Illustrated Guide to the Immature Lepidoptera on Oaks in Missouri

Document Type



caterpillars, identification, Lepidoptera, Missouri, natural history, pupae, Quercus


Oak trees (Quercus spp.) dominate many forests in North America, and their diverse herbivore fauna is a major component of ecological biodiversity. Yet, identification guides for oak-feeding Lepidoptera in the eastern United States usually lack detailed larval morphological characteristics and pupal descriptions. This book describes the immature stages of common species of butterflies and moths (Lepidoptera) whose larvae are found on 10 species of oak (Quercus) in the eastern Missouri Ozarks (USA). Data were collected mainly as part of the Missouri Ozark Forest Ecosystem Project (MOFEP), a longterm study of the effects of harvesting regimes on forest structure and function. The morphology, biology, known hosts, distribution, and ecology of the caterpillars and pupae we encountered in Missouri are included in this guide. A total of 107 species of Lepidoptera in 20 families are treated. Family chapters take a global perspective, summarizing egg, larval, and pupal characters; reviewing recent classifications; and listing the major pest species. Morphological characters that differ from related species are emphasized. Mature larvae for all species and early and mid-instars for some taxa are illustrated. Photographs of key morphological characteristics of all 10 species of Gelechiidae and a few other families are included. Known species distributions in Missouri, based mostly on adult records, are shown via county maps. Confirmed feeding records on oaks in Missouri are provided, along with a list of species that likely feed on oaks in Missouri but that have not yet been encountered. Finally, an extensive bibliography of relevant worldwide literature is included. This illustrated guide will be useful to foresters, conservationists, naturalists, ecologists, and both amateur and professional entomologists. Many of the included species are widely distributed throughout the eastern United States and feed on a variety of trees in addition to oak, making this book useful to those studying caterpillars outside of Missouri. This information also serves as a baseline for future studies of the Missouri oak ecosystem, which is likely to change due to invasion by exotic species and local effects of global warming.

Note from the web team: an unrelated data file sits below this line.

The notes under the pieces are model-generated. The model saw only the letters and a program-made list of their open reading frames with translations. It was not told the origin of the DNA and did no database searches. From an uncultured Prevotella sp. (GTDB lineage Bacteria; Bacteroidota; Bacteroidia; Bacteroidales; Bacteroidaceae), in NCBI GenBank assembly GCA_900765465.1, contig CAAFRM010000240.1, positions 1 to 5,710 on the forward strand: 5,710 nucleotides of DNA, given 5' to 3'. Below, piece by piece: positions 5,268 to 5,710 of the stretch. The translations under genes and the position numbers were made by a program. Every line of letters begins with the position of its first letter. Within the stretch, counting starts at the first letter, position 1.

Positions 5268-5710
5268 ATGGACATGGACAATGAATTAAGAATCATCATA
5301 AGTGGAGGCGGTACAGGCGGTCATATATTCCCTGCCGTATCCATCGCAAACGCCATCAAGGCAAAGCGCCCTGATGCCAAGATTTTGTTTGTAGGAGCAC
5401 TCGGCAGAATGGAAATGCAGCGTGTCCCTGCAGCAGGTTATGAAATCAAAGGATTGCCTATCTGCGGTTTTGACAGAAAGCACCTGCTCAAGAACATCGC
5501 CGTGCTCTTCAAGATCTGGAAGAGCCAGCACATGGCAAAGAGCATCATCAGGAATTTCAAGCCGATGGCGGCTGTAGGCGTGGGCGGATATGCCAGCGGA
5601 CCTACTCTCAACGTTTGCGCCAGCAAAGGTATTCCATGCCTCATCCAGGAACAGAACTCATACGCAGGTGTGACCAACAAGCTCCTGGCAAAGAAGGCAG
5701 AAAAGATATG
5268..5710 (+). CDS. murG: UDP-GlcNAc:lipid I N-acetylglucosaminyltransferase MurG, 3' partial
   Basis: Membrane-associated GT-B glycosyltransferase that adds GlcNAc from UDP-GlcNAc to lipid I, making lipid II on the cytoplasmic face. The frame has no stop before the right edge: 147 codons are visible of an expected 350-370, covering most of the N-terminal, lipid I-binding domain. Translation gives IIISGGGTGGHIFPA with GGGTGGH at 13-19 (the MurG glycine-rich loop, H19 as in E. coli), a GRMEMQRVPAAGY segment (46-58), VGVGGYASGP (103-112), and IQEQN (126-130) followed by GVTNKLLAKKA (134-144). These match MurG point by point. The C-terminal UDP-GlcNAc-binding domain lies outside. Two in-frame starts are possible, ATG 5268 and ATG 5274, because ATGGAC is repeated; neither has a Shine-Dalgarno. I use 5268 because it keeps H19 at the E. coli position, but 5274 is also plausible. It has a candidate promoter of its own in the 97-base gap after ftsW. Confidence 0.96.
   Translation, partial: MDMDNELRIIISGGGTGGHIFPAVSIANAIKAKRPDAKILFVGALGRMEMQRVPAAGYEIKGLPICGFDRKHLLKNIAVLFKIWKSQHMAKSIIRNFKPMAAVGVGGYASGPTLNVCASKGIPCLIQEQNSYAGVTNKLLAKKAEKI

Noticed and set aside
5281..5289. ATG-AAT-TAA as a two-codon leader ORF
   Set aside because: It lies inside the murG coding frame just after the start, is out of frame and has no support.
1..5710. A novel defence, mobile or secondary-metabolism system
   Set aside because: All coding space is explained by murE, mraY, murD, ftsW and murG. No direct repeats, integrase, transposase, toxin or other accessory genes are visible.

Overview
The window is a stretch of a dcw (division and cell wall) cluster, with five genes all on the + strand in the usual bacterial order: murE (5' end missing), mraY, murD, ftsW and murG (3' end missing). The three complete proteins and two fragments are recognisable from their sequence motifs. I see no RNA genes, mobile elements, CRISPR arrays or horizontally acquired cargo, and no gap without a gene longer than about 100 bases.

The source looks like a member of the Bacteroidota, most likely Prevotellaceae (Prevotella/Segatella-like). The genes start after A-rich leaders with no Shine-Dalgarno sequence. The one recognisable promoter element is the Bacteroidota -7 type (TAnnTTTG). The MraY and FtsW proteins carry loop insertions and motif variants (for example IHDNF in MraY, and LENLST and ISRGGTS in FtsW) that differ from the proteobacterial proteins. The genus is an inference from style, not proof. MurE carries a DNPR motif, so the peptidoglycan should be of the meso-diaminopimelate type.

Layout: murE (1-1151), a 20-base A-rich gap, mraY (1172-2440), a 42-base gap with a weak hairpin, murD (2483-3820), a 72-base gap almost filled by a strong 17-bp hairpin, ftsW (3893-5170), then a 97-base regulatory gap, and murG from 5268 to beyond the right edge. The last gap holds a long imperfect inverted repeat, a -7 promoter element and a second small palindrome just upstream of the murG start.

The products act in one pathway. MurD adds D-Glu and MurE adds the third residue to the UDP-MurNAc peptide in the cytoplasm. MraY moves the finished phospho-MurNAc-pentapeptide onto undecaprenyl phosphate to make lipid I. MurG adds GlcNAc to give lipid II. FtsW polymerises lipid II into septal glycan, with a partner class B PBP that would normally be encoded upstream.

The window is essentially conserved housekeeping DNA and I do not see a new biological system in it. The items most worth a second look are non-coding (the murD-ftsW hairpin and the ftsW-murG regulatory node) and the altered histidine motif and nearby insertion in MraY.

Publication Date

June 2019

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